view_label: "Persons: Cities Lived:"
    sql: LEFT JOIN UNNEST(persons.citiesLived) as persons_cities_lived ;;
    relationship: one_to_many
  }
  # Non repeated nested object
  join: persons_phone_number {
    view_label: "Persons: Phone:"
    sql: LEFT JOIN UNNEST([${persons.phoneNumber}]) as persons_phone_number ;;
    relationship: one_to_one
  }
}

view: persons {
  sql_table_name: `bigquery-samples.nested.persons_living` ;;

    dimension: id {
      primary_key: yes
      sql: ${TABLE}.fullName ;;
    }
    dimension: fullName {label: "Full Name"}
    dimension: kind {}
    dimension: age {type:number}
    dimension: gender {}

    measure: average_age {
      type: average
      sql: ${age} ;;
      drill_fields: [fullName,age]
    }

    measure: count {
      type: count
      drill_fields: [fullName, cities_lived.place_count, age]
    }

    dimension: citiesLived {hidden:yes}
    dimension: phoneNumber {hidden:yes}
  }


  view: persons_phone_number {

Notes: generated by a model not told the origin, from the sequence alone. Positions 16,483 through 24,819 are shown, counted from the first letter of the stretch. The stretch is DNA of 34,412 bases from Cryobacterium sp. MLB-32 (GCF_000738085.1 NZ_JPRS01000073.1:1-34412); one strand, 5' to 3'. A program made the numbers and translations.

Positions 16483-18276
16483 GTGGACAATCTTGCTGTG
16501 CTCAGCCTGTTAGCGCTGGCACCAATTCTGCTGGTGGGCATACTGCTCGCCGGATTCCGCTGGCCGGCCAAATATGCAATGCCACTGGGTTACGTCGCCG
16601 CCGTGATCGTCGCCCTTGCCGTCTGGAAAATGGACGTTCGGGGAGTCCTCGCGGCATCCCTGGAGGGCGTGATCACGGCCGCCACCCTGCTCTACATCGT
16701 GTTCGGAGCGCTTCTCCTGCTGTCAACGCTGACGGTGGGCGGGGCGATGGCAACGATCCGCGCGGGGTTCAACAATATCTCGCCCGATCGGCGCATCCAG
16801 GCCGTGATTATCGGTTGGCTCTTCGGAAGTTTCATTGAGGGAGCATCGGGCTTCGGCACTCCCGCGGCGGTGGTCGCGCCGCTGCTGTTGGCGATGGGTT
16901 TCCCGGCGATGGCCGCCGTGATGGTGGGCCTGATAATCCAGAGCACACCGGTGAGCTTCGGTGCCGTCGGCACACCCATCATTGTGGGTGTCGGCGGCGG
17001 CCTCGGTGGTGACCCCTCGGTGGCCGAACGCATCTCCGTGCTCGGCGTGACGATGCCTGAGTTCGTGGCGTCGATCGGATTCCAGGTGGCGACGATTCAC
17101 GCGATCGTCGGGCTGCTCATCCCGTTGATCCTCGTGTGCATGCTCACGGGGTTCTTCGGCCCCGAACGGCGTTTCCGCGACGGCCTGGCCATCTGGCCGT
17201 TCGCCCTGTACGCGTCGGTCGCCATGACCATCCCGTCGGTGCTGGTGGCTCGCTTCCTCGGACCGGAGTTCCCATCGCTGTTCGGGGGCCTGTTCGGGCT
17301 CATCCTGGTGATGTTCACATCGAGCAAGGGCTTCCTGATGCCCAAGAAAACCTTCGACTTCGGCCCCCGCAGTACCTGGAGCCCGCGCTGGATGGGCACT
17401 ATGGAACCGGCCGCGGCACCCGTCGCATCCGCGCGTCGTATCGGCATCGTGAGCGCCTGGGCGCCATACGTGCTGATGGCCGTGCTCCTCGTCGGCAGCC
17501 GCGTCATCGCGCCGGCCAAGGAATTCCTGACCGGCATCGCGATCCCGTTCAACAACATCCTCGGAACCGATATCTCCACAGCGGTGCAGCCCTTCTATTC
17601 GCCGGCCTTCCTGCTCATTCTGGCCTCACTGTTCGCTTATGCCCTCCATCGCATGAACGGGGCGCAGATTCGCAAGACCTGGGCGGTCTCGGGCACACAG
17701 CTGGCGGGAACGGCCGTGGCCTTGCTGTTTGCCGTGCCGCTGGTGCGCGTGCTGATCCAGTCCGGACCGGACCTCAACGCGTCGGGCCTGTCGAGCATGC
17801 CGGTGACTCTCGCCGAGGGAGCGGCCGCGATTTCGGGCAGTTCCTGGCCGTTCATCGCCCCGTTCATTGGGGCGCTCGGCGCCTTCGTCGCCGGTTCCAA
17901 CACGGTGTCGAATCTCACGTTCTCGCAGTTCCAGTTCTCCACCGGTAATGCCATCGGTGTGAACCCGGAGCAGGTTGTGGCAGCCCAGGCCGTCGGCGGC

dimension:  areaCode {label: "Area Code"}
    dimension: number {}
  }


  view: persons_cities_lived {
    dimension: id {
      primary_key: yes
      sql: CONCAT(CAST(${persons.fullName} AS STRING),'|', CAST(${place} AS STRING)) ;;
    }
    dimension: place {}
    dimension: numberOfYears {
      label: "Number Of Years"
      type: number
    }
    measure: place_count {
      type: count
      drill_fields: [place, persons.count]
    }
    measure: total_years {
      type: sum
      sql: ${numberOfYears} ;;
      drill_fields: [persons.fullName, persons.age, place, numberOfYears]
    }
  }

What to notice: Views

Each record is written as a view. The Phone Number view is very simple and just declares the dimensions that appear in the record.